9. Pete E
    Offline

    Pete E DIY

    Location:
    N Wales
    Is the power supply the correct one for the PC?

    Are you plugging the power lead direct into the socket in the wall, or via any extension leads?

    I am not a spark, but I would think the PC might be faulty or failing that, possibly a fault in the socket where the power lead is plugged into....

    If you are unsure about these things, you will either need to get the PC checked or call a spark to verify the eclectics are ok...
     
  10. TonyMitchell
    Offline

    TonyMitchell Regular EF Member

    Location:
    Berkshire, UK
    Did you experience the same with the original PSU, i.e. blowing fuses?
    Or is this unique to the replacement?

    In a fault condition, an appliance may attempt to draw an unlimited amount of current, which is why there are protective devices in place. The first protective device is the fuse in the plugtop, which is what has blown in this case, as it should. Upstream from that you'll have a miniature circuit breaker, or fuse of some sort (which would have blown if the fused plugtop were not there). My point being, the size of the fuse is not the cause of the problem.
     
  11. Pete E
    Offline

    Pete E DIY

    Location:
    N Wales
    Just another thought, but don't tower PC usually have a built in PSU meaning they just use a power lead to connect to the mains?

    In fact I don't recall the last time I saw a tower PC with a separate PSU...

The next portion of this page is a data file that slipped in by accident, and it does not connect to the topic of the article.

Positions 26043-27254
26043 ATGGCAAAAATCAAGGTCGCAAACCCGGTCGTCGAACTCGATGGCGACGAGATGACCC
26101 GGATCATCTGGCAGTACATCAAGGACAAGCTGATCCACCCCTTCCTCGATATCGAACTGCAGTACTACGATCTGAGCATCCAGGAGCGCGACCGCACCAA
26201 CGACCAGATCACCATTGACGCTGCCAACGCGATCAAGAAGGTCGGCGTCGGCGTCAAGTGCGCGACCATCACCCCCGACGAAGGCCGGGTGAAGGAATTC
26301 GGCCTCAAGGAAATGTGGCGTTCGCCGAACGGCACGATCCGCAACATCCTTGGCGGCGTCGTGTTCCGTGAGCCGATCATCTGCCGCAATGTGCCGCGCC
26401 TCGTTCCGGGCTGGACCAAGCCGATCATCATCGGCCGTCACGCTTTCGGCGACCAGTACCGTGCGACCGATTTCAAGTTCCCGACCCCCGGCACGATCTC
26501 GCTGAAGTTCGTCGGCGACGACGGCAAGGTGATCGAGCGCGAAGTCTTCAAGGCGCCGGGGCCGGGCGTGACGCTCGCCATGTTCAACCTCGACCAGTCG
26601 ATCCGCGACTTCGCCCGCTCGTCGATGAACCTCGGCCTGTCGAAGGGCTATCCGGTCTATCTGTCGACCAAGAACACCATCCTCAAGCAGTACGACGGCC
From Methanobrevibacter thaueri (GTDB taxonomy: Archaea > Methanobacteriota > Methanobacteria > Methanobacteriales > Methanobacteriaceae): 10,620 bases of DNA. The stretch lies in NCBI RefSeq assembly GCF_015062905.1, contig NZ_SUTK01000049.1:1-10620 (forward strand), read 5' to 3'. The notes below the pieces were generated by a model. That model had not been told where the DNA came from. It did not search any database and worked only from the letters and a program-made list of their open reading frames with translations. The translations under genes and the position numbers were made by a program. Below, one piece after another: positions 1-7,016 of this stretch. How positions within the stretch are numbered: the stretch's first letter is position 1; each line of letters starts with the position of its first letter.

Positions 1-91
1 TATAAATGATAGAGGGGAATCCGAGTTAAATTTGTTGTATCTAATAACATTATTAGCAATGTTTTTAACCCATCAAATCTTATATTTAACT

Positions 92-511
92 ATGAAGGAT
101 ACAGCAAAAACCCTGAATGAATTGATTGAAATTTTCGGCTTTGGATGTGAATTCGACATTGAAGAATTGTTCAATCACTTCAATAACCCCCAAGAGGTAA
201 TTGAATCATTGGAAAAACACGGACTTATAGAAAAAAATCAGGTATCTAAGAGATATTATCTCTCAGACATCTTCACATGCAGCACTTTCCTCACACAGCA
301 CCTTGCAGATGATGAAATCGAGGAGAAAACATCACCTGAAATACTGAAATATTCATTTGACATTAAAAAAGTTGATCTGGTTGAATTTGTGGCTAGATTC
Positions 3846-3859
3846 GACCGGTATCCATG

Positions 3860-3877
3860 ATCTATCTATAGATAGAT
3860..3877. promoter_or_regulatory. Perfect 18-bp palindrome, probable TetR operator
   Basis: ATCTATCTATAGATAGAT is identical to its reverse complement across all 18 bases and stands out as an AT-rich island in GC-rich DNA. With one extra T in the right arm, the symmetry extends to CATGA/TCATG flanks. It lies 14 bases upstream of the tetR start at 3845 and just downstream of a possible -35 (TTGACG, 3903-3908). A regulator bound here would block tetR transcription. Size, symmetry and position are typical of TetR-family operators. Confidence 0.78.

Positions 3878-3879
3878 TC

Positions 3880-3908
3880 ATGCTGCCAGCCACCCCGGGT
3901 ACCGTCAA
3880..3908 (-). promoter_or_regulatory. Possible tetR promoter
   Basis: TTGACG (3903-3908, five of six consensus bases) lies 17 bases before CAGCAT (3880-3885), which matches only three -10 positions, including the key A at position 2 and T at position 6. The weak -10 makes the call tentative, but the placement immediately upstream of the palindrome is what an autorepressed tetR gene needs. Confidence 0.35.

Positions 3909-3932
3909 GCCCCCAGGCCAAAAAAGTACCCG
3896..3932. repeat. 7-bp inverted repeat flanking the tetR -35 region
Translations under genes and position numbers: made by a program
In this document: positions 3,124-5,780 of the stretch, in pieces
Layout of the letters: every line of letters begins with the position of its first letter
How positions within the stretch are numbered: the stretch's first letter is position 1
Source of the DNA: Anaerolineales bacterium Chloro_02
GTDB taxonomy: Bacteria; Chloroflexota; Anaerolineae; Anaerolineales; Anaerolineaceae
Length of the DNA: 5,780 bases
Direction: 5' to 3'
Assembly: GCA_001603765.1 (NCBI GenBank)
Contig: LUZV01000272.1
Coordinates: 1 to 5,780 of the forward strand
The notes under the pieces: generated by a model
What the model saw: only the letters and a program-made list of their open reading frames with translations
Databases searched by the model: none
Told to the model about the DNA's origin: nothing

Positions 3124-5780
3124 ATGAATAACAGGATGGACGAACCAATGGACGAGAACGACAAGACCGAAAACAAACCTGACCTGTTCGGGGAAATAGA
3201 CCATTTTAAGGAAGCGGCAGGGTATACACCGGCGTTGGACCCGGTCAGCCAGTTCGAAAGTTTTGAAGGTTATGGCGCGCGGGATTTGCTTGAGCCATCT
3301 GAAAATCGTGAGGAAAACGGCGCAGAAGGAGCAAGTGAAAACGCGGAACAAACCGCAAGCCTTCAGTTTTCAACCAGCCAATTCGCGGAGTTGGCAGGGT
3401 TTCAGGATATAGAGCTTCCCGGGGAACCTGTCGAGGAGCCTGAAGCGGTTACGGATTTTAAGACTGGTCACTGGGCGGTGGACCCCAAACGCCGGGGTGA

12. Martyn Fletcher
    Offline

    Martyn Fletcher Regular EF Member

    Location:
    Essex
    If your PC is drawing enough current to blow a 13A fuse then I would suggest your PSU is faulty and you need to get it checked/changed.
    Even an 850 Watt PSU at 240V will draw less than 4A so the 13A fuse is overkill from the outset and risked frying something.
    Due to the use of the interchangeable "Kettle leads" many PC owners and incompetent repairers ended up using a 13A kettle lead to replace the 5A power lead supplied by manufacturers.
    Edit: Internally your PC may draw higher currents through the various rails as it is running at lower voltages, but this will not blow a fuse in your power lead.
     
    • Disagree Disagree x 1
    Last edited: Mar 12, 2018
  13. LeeH
    Offline

    LeeH Insert witty monkey comment here. Electrician's Arms

    Location:
    Lincs
    Maybe it’s just faulty, incorrect size.
     
  14. TonyMitchell
    Offline

    TonyMitchell Regular EF Member

    Location:
    Berkshire, UK
    The OP hasn't said it is a "separate" PSU, in the first post he said he took it out to check...
     
    • Like Like x 1
  15. Pete E
    Offline

    Pete E DIY

    Location:
    N Wales
    I'm with you now ..it was just the way I was reading it...
     
Loading...
Similar Threads - power supply Please Forum Date
Choosing a power supply, switch fuse size Electrical Forum Thursday at 9:10 PM
Diy portable power supply DIY Electrical Forum Jun 4, 2018

Share This Page

Electricians Directory Post a Domestic Job Post a Commercial Job